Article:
These new studies focus on how over-stimulating, or age-inappropriate material, can negatively influence both the behavior and potential character of a developing person. The studies that confirm similar negative consequences concerning the exposure to overly-aggressive materials through television, gaming, and social media are now pretty much “old news”. So, in a nutshell, kids these days are being bombarded with “too much, too early” and it is clear that parents cannot rely on outside regulators to parent or protect our children. The truth is that each parent should do just that. Parent your own child and take responsibility for what your child comes into contact with when they are with you. Parents have little control what kids these days come into contact with at school and at other people’s homes unless you go with them which would obviously not be welcomed by any child over the age of 9. But, what is taught at home by parents is the heaviest weight that goes into decision making for any healthy child. In other words, your kids carry you and your rules, actions, opinions, and caring with them 24 hours a day, even when they are 14 and tell you that they “can’t stand you”. When they come into a situation which carries conflict, home is a heavy contender for the outcome of their decision. Therefore, what you teach and preach at home goes a long way even if your kids tell you that you are “crazy and no other parent is like you”. Sound familiar? Every parent of any teenager is “crazy” for they are the reality checks for illogical logic a lot of the time in the mind of a young teenager.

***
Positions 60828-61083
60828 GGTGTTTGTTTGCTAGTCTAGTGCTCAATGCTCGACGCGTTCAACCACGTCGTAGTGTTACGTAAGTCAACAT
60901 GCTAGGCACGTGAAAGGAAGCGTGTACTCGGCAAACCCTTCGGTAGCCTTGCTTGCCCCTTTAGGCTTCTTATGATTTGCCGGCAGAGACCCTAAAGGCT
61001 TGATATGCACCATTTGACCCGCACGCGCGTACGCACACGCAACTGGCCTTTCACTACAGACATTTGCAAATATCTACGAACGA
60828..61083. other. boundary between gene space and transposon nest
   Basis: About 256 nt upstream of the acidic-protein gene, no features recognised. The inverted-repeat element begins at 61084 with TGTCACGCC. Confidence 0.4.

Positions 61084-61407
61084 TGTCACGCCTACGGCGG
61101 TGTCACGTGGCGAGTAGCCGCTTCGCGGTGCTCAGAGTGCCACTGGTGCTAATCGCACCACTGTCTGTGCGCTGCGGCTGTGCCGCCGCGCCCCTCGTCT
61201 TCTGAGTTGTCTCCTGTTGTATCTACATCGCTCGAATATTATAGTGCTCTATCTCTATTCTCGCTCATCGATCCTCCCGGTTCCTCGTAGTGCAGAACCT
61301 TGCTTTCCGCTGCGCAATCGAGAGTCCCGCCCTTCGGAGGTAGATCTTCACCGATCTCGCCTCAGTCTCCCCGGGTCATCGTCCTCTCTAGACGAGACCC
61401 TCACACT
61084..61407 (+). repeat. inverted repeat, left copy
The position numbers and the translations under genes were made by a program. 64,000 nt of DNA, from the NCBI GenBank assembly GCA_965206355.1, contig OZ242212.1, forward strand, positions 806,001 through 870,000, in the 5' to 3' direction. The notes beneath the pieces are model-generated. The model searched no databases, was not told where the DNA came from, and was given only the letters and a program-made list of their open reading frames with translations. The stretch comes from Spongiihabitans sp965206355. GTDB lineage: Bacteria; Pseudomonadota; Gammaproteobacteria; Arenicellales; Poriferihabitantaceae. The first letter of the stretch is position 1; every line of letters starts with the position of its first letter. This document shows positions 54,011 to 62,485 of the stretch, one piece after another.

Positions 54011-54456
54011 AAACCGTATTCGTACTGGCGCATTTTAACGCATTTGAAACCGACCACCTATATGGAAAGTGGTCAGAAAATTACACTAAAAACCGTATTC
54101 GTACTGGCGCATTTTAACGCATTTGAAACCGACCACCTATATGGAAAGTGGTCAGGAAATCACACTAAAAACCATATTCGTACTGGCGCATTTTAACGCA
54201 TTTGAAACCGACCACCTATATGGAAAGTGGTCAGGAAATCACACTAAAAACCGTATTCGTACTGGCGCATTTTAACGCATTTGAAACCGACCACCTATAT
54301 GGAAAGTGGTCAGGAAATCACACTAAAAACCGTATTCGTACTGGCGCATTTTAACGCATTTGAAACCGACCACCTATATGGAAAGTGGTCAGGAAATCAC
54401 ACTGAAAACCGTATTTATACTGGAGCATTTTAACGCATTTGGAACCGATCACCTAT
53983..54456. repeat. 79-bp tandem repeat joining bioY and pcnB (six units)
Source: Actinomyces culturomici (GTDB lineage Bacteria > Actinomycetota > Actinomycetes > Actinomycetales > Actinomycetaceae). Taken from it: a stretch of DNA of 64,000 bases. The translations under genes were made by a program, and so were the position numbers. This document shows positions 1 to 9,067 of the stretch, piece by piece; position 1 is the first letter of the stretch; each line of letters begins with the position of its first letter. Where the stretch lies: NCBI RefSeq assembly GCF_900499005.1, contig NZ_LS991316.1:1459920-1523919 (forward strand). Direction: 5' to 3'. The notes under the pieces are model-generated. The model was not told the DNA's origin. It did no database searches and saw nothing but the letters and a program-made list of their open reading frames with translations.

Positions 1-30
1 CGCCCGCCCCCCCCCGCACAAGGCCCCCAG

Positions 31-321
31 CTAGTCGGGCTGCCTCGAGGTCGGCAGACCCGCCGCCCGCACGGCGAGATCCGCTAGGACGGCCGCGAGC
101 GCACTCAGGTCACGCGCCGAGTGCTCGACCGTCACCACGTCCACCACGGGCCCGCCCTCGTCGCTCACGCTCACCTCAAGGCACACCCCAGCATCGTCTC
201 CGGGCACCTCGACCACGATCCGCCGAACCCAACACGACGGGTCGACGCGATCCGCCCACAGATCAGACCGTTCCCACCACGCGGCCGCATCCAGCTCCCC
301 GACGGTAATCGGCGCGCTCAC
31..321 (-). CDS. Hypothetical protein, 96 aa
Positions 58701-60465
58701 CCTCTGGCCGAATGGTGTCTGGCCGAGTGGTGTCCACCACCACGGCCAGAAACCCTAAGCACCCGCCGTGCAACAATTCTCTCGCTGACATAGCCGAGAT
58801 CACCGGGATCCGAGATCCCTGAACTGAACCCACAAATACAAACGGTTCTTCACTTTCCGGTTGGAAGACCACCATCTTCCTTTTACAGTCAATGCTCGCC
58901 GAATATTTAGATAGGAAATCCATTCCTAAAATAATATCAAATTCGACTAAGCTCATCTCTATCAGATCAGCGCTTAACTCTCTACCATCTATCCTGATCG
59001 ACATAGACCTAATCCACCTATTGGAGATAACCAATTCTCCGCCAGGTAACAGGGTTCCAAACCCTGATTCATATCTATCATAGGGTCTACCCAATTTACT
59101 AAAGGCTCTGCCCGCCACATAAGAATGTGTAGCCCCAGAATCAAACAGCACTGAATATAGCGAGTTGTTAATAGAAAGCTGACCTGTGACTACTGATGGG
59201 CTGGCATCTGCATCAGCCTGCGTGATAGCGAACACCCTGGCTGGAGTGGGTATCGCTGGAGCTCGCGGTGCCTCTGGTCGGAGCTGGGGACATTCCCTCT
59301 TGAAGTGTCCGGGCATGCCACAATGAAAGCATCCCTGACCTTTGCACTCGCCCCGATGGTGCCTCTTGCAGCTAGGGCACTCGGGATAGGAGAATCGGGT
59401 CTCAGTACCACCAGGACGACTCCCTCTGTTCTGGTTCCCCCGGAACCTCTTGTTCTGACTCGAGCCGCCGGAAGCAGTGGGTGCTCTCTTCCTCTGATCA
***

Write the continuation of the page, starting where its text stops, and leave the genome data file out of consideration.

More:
One additional point to consider is that when teenagers view other teenagers engaging in risky or unhealthy behaviors, the modeling of the behavior is greater than if the age of the actors is either younger or older. This is because adolescents, like children, identify most with their peers because they want to “fit in” and be “normal”. Unfortunately, television these days is anything but normal, in fact, much portrays the pathological, but teens are only beginning to understand what is considered healthy and normal which is based on being an adult, not a child or teenager, but then again, we are parents, do know what is best and that is irrespective of any shifts in what becomes popular on television or on the Internet.
So, here are some “crazy” things parents need to do to better help their child from becoming overwhelmed with the plethora of stimuli presented to their eyes, ears, and fingertips.
1. Keep all modes of social media in public areas of your house. Pick a place in your home where everybody has their computer operating. Kids are less likely to go onto an inappropriate website of their parents are close by.
2. Follow the ratings for computer games, television, movies, and other forms of materials that your kids can get their hands onto. M means mature, and T means teen. They may find ways to get there at someone else’s house, but Your House is Home and that matters most.
3. Tivo or record your shows and watch them after the kids go to sleep. Often times we as adults get sloppy and sometimes forget that we are watching a show too mature for our kids together.
4. Have a cell phone basket in the kitchen where everybody places there phone at a certain time of night and signs off until the morning. Teens often text late at night after everyone is asleep and the material that goes back and forth can be too much sometimes especially late at night.
5. Parents need to determine the “right time” for their kids to be exposed to certain things based on both their child’s development and maturity in conjunction with the parent’s beliefs and standards.
6. Talk to your kids about the unhealthy themes on television these days and try to help them understand that fame for having problems or doing risky things is a train heading for a disaster. Just look at the many actors who practice unhealthy behaviors and end up in rehab again, and again, and again, or worse, dead.